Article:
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Print of Note - 5

 

Spoozys, SES, Korean clubbing, Pump, The People Crew, Cool

"We're all Spoozys" p.51; "The Korean pop scene - then and now" by Mark Shears, p.37; "The cover girls of Korean hip hop" by Kiyomi Fukuyama & Miyuki Kawasaki, p.38; "The People Crew: Korea's hip hop icons" by Patty Chung, p.40; "Pump up the volume" by P. Chung, p.41; "Clubbing Korean style" by P.Chung, p.42; "Keeping it cool" by P.Chung & M.Shears, p.43 / Tokyopop, July 2000, Issue 3-10

"Hip hop has taken off in Korea not only in the musical sense, but in fashion, lifestyle, and philosophies. We see hip hop as a sub-culture of our society. Everybody thought that hip hop was just another trend, but it's here to stay. Obviously we look to the west for inspiration, but we extrapolate the U.S. influence and 'culturalize' it into a uniquely Korean entity."

     

Pilipino tv soap actor singers

"Filipino Soaps for the World", by James Hookway, Far Eastern Economic Review, 28 Mar 2002, pp. 42-5


The Hunks

The article talks about how ABS-CBN Broadcasting Corp. in Manila is trying to market its tv soap operas around the world.

A more reliable money-spinner for ABS-CBN might be how it is now able to use its stable of soap actors to star in movies and make pop music. Thailand's Grammy Entertainment PCL has long used its stable of singers and actors interchangeably. Singer Tata Young, for example, is as well known for her acting roles in Thailand as she is for her bubblegum pop songs.
  ABS-CBN is now doing the same thing. One actress, Claudine Barreto, is currently starring in a daily soap opera and a recently released movie for which she also sings the soundtrack. "We exploit all the different platforms so they bring in more revenue, rather like Time Warner or Disney," [chairman & CEO] Lopez says.
  The test of that strategy is a new boyband which releases CDs on ABS-CBN's own Star Records label. Known as "The Hunks," the band is made up of five young male actors from the company's soap operas. They have already toured Filipino communities in the United States. "It was a big success," Lopez says. "Grown women were becoming hysterical."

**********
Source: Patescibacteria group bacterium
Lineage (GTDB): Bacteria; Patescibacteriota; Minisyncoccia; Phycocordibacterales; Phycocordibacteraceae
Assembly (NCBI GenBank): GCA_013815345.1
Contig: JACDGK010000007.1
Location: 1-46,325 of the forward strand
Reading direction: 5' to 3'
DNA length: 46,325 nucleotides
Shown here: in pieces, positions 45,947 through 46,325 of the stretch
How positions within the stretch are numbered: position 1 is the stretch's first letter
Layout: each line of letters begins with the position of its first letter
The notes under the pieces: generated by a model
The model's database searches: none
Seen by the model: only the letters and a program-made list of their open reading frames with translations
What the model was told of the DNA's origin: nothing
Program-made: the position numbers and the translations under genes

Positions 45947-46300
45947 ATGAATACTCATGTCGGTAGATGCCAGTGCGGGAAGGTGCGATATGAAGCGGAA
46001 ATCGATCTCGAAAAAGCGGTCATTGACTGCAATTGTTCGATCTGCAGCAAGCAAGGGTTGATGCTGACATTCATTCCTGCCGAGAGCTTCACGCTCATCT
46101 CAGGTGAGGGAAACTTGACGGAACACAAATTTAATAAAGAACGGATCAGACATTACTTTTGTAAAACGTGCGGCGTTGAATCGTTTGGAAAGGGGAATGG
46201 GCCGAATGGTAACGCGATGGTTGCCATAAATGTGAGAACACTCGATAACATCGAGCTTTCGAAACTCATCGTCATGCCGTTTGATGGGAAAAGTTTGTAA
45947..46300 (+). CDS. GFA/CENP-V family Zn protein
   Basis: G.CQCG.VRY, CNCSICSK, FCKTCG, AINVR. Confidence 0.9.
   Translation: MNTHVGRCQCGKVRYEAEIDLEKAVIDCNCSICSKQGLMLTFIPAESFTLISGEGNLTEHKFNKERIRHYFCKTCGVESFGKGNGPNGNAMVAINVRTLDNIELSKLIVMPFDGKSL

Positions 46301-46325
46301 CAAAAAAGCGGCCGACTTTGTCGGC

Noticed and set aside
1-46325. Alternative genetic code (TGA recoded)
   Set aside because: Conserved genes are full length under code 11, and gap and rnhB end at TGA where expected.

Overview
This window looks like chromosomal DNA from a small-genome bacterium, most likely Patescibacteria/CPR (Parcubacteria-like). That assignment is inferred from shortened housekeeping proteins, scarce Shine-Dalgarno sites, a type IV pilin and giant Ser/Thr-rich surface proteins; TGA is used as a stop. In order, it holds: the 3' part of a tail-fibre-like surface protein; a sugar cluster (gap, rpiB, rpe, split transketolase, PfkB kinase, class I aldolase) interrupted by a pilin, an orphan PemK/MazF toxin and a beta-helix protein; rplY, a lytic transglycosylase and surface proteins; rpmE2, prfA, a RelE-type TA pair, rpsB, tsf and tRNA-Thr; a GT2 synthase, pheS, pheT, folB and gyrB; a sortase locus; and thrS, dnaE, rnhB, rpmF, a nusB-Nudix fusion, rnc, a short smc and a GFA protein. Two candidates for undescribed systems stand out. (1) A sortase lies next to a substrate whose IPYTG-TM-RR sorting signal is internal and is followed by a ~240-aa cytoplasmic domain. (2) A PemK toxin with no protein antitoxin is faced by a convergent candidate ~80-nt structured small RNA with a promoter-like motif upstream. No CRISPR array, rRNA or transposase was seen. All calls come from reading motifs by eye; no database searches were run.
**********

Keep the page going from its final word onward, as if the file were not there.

(Where's the proof?! How many times were women's panties flung onstage, eh? Such statements about audience reaction have to be challenged and verified. Otherwise, people will start to think that Filipino women tend to be overly passionate and melodramatic... but wait! Maybe there's some truth to that. Maybe it would help explain why Filipino women (and men) have gotten so many roles in recent musicals like Miss Saigon.)

     

Nguyen Dat / Da Vang, Poysics, Devo

"Vietnamese Steel" by Amit Gilboa. Giant Robot, #25, p.53
"New Wave Mutants" by Martin Wong, p.56
"Are We Not Mark Mothersbaugh?" interview by Martin Wong, p.56


Polysics: Hey! Bob! My Friend!

"...While any 14 year old can cruise Saigon's busy streets on a scooter, you'll need an an nhac giay phap (musician's license) in order to perform in public.
  Nguyen Dat laughs as he shows me his license... The grainy photograph belies the fact that this man is essentially the Ozzy Osbourne of Vietnam..." [from Vietnamese Steel]


"Hiroyuki Hayashi had a moment of clarity when he first saw a music video by Devo. That's when the singer, guitarist, programmer, and self-described Tokyo New Wave Mutant realized his mission in life -- to wear a jumpsuit and rock out to an odd, hyperactive beat."

Q: What exactly is your relationship to Devo? Does [your] CD title Hey! Bob! My Friend! refer to Bob Dobbs (the Church of the Sub-Genius icon who adorns Devo album cover art)?

HH: Devo is the very reason why I started Polysics. When I first saw the vbideo of "Satisfaction," lightning struck. The Gold of Rock appeared in my life. That's how big the impact was on me! The reason for starting Polysics was only to wear a jumpsuit, play the guitar, and to sing. I've mentioned this to Mark Mothersbaugh. When Devo first came to Japan, it was 1978, the year when I was born. I feel a strange relationship with them. "Hey Bob!" was named so that all the Bobs in the U.S. will listen to our music. (By the way, who is Bob Dobbs?)

[from New Wave Mutants]


"In the late '70s, Devo donned yellow jumpsuit uniforms, plastic hair, and flower-pot hats and played jerky, deconstructed pop heralding the devolution of society... Today, Mark Mothersbaugh, the focal spud boy, helms the Mutato music studio, where he makes soundtracks."

Q: Is there an extra-large Devo following in Japan?

MM: I used to produce and write a lot of songs for bands in Japan. You know Hajime Tachibana from The Plastics? I wrote most of the songs on one of his albums.